The Man Behind America’s First Heart Transplant

Dr. Adrian Kantrowitz pioneered human heart transplantation in the U.S. fifty years ago today.

Dr. Adrian Kantrowitz
Dr. Adrian Kantrowitz

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Fifty years ago, on December 6, 1967, Dr. Adrian Kantrowitz performed the first human heart transplant in the U.S. The surgeon experimented with transplantation and prosthetics at Maimonides hospital in Brooklyn throughout the 1960s and ’70s. Two days before Kantrowitz’s heart transplant between two infants, the world’s first successful human heart transplant was performed by Christiaan Barnard in Cape Town, South Africa.

Kantrowitz had been working to set the record for years, transplanting hearts in 411 dogs before moving on to human subjects. In 1965, the Post covered Kantrowitz’s work in experimental medical technology — particularly early pacemakers and prosthetics. Most of these innovations were cumbersome and impractical, and most of the first heart transplants succeeded only for hours. Kantrowitz’s work, however, was crucial in the development of transplantation and cardiac devices used today.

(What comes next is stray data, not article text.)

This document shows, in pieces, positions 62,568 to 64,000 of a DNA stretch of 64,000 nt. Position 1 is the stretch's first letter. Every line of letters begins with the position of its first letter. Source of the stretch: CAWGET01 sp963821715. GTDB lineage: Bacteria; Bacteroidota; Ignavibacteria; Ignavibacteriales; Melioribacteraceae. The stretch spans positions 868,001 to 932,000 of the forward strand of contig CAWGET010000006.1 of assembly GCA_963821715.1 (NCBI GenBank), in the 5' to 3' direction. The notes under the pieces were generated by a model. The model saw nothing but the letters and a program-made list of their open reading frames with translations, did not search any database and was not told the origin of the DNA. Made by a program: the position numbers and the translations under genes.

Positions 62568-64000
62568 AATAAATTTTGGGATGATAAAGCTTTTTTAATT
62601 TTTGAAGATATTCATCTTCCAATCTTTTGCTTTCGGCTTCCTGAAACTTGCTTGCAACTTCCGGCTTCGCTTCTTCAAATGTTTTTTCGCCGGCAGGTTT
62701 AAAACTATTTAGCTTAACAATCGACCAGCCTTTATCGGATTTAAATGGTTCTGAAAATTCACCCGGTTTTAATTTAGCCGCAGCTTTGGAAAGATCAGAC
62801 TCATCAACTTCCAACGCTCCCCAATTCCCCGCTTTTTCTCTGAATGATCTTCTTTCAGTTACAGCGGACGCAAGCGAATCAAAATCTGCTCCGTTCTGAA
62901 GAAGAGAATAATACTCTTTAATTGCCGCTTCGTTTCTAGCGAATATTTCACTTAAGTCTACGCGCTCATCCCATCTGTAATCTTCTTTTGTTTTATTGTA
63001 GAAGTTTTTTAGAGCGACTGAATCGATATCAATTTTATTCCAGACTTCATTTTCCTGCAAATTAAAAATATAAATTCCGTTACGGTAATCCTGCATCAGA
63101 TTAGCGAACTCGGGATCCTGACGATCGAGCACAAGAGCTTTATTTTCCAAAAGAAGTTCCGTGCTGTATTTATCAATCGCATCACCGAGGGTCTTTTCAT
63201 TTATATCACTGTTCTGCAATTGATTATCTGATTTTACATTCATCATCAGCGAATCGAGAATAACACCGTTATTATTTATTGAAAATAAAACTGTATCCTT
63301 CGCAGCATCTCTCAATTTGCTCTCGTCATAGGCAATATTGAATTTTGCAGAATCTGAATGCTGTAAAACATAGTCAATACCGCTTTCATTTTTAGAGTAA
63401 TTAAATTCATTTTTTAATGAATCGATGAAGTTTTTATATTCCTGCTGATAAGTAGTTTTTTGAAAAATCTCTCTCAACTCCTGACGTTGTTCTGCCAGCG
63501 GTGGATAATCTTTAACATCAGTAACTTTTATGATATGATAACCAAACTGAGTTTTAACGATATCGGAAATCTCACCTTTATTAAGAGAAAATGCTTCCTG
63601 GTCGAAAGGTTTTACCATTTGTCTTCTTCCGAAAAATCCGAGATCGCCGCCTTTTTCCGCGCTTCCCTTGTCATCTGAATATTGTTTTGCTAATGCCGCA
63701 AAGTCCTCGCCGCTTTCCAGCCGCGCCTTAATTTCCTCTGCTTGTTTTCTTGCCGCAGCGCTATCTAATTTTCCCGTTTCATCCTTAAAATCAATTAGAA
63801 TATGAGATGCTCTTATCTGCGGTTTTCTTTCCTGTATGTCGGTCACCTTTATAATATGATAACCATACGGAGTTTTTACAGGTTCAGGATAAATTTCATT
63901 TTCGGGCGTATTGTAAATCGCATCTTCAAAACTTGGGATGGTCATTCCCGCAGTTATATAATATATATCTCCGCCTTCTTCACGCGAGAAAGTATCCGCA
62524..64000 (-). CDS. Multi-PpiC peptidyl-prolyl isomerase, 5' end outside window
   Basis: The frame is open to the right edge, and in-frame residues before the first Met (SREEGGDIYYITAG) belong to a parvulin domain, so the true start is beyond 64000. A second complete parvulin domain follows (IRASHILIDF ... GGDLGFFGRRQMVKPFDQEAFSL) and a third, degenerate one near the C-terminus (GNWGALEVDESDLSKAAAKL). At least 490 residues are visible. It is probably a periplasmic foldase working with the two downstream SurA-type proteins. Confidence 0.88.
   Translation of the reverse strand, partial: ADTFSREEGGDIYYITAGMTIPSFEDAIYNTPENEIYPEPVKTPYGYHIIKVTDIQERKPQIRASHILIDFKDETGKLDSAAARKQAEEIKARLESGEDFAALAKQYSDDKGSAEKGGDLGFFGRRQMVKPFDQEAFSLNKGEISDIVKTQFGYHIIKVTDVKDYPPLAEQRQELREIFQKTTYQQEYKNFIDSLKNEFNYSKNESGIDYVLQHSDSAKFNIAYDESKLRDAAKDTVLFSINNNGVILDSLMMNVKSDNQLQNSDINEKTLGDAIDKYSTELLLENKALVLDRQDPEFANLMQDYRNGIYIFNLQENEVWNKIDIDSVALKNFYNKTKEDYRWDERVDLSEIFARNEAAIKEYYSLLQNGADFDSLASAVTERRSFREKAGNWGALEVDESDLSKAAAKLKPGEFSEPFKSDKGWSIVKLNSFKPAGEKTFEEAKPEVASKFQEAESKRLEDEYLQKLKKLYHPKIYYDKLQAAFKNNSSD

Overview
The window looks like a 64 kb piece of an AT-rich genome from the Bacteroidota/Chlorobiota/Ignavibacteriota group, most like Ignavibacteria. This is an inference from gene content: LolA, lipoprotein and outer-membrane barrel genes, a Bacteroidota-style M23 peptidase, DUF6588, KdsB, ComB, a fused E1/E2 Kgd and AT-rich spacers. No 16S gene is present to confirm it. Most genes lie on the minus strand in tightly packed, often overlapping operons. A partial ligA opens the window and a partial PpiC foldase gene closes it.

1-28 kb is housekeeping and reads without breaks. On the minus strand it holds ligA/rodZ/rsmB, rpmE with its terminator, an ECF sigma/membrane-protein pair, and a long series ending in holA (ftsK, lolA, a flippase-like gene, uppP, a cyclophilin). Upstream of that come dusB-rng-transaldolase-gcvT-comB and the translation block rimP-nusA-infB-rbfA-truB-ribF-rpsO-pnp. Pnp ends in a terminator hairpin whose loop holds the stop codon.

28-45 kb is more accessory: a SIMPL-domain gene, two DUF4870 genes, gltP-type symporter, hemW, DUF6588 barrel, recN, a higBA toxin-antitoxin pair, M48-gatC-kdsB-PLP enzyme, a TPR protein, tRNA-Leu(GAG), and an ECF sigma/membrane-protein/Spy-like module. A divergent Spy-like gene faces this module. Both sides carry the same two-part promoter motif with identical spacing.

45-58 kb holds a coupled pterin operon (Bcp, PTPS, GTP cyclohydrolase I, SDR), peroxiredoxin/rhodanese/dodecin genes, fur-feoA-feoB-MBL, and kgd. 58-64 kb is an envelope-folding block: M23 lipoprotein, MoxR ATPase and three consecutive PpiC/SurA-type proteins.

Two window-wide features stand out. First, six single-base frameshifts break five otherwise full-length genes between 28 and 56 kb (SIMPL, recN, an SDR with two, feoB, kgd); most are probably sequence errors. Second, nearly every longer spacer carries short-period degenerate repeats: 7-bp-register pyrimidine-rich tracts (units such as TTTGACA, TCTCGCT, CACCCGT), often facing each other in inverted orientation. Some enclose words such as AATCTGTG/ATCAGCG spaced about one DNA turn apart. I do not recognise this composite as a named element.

Read “Must Your Body Wear Out?” by C.P. Gilmore. Published September 25, 1965 in the Post

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